History of Uzbekistan

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Located in the heart of Central Asia between the Amu Darya (Oxus) and Syr Darya (Jaxartes) Rivers, Uzbekistan has a long and interesting heritage. The leading cities of the Silk Road - Samarkand, Bukhara, and Khiva - are located in Uzbekistan. As Russia extended its empire into Central Asia in the second half of the nineteenth century, Uzbekistan became part of Tsarist Russia and later of the Soviet Union. It declared its independence from Soviet rule in 1991.

Contents

Early history

In the first millennium B.C., Iranian nomads established irrigation systems along the rivers of Central Asia and built towns at Bukhoro, Durham and Samarqand. These places became extremely wealthy points of transit on what became known as the Silk Road between China and Europe. In the seventh century A.D., the Soghdian Iranians, who profited most visibly from this trade, saw their province of Mawarannahr overwhelmed by Arabs, who spread Islam throughout the region. Under the Arab Abbasid Caliphate, the 8th and 9th centuries were a golden age of learning and culture in Mawarannahr. As Turks began entering the region from the north, they established new states. After a succession of states dominated the region, in the twelfth century Mawarannahr was united in a single state with Iran and the region of Khorazm, south of the Aral Sea. In the early thirteenth century, that state then was invaded by Mongols led by Genghis Khan, under whose successors Turkish replaced Iranian as the dominant culture of the region. Under Timur (Tamerlane), the last great Mongolian nomadic leader (ruled 1370–1405), Mawarannahr began its last cultural flowering, centered in Samarqand. After Timur the state began to split, and by 1510 Uzbek tribes had conquered all of Central Asia.[1]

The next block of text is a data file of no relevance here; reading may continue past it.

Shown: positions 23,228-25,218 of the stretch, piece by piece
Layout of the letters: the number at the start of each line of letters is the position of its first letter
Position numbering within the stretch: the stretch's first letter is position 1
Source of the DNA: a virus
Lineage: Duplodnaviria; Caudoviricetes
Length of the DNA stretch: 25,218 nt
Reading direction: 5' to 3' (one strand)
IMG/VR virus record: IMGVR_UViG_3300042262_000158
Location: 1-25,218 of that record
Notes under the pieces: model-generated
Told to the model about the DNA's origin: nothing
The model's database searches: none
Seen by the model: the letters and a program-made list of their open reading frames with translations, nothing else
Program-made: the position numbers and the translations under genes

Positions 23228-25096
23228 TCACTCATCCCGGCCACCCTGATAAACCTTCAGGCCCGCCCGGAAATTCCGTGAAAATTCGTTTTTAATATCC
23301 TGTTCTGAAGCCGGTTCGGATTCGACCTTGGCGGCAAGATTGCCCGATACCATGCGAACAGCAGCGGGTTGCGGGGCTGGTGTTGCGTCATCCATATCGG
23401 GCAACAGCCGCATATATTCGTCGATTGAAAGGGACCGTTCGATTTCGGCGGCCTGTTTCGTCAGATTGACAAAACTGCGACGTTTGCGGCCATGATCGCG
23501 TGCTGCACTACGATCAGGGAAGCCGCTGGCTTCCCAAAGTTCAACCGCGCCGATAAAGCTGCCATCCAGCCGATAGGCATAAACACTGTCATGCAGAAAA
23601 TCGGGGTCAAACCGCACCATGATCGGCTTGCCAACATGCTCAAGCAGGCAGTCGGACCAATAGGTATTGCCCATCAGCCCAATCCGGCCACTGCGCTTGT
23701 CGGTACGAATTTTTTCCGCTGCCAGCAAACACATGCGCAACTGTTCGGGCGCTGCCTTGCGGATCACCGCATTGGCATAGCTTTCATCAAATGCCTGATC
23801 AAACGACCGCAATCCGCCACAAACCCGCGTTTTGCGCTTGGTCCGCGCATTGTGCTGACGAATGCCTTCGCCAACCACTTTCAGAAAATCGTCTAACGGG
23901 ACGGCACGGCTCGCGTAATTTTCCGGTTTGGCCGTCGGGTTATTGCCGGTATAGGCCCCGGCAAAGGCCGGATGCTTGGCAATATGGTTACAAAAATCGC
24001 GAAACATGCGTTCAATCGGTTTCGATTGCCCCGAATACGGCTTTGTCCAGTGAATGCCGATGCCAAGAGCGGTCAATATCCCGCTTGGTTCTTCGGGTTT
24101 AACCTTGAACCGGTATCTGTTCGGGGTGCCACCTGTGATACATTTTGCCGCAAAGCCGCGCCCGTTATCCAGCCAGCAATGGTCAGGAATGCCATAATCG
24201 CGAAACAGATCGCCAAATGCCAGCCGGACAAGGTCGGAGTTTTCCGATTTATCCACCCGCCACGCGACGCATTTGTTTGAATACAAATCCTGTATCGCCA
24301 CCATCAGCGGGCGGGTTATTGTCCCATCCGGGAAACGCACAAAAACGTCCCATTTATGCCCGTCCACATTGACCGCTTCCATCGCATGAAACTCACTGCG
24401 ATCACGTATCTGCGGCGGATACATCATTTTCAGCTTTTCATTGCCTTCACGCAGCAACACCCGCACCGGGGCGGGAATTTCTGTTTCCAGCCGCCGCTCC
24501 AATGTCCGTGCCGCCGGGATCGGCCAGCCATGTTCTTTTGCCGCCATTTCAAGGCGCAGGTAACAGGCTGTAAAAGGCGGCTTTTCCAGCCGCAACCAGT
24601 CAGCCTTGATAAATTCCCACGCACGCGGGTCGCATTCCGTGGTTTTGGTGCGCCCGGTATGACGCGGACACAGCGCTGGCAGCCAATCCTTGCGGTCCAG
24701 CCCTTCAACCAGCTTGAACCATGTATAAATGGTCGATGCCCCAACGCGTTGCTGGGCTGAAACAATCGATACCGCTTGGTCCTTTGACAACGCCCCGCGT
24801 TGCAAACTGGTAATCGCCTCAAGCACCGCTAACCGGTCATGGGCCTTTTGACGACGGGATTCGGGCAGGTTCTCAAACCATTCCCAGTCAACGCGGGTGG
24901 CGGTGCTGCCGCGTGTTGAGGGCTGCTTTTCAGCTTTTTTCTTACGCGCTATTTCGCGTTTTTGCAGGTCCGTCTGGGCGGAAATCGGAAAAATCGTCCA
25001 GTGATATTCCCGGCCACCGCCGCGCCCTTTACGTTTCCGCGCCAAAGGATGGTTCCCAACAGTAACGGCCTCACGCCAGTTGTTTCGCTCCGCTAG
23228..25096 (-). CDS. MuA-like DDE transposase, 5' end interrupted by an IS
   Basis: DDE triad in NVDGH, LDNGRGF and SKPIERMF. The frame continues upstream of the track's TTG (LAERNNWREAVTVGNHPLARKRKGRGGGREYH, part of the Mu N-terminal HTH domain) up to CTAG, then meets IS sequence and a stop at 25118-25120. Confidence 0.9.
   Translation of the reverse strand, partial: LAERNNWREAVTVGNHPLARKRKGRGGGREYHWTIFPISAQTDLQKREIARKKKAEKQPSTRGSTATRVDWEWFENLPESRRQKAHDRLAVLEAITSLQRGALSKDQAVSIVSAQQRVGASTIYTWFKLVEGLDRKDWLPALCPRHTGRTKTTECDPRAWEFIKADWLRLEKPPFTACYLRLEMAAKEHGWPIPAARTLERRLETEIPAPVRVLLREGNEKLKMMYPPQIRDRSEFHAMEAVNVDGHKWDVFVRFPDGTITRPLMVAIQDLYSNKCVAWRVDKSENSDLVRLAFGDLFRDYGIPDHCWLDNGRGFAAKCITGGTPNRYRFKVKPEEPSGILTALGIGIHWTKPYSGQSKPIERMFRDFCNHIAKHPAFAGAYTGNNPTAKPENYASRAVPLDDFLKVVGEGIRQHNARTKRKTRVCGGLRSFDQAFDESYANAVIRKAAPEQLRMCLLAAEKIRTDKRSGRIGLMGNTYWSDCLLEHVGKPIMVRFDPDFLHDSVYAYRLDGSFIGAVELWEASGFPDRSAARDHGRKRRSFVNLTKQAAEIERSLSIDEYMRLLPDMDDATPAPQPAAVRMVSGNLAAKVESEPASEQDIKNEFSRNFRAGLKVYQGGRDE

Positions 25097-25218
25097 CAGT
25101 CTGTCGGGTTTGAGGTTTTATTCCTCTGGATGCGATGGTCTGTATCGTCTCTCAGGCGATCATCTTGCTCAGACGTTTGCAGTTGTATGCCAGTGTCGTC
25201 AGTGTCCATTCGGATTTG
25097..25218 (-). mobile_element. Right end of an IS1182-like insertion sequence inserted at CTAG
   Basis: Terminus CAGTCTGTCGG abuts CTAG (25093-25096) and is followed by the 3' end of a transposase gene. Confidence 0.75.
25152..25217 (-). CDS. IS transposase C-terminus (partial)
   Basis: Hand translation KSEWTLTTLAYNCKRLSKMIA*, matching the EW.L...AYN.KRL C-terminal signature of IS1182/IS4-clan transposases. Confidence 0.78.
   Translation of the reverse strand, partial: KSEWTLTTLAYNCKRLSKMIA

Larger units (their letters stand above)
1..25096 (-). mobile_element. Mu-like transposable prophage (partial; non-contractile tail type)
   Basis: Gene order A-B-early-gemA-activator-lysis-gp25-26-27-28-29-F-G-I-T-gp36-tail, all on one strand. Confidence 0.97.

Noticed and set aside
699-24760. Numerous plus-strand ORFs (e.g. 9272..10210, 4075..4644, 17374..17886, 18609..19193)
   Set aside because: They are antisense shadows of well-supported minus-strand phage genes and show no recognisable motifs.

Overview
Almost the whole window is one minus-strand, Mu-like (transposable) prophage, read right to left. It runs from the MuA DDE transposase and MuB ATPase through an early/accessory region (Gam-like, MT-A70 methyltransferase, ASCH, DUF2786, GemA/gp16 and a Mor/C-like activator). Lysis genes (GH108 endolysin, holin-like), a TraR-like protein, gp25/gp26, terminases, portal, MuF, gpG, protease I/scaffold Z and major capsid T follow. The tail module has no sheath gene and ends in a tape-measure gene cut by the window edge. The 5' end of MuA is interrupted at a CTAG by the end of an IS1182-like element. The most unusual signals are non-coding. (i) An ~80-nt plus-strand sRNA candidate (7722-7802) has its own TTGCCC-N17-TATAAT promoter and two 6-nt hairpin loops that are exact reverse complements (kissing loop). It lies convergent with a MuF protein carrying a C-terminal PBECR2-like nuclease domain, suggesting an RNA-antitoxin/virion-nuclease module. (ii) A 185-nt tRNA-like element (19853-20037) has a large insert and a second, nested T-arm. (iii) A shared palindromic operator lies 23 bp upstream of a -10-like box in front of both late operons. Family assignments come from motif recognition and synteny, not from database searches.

In the 16th century, the Uzbeks established two strong rival khanates, Bukhoro and Khorazm. In this period, the Silk Road cities began to decline as ocean trade flourished. The khanates were isolated by wars with Iran and weakened by attacks from northern nomads. In the early nineteenth century, three Uzbek khanates—Bukhoro, Khiva, and Quqon (Kokand)—had a brief period of recovery. However, in the mid-nineteenth century Russia, attracted to the region’s commercial potential and especially to its cotton, began the full military conquest of Central Asia.[1]

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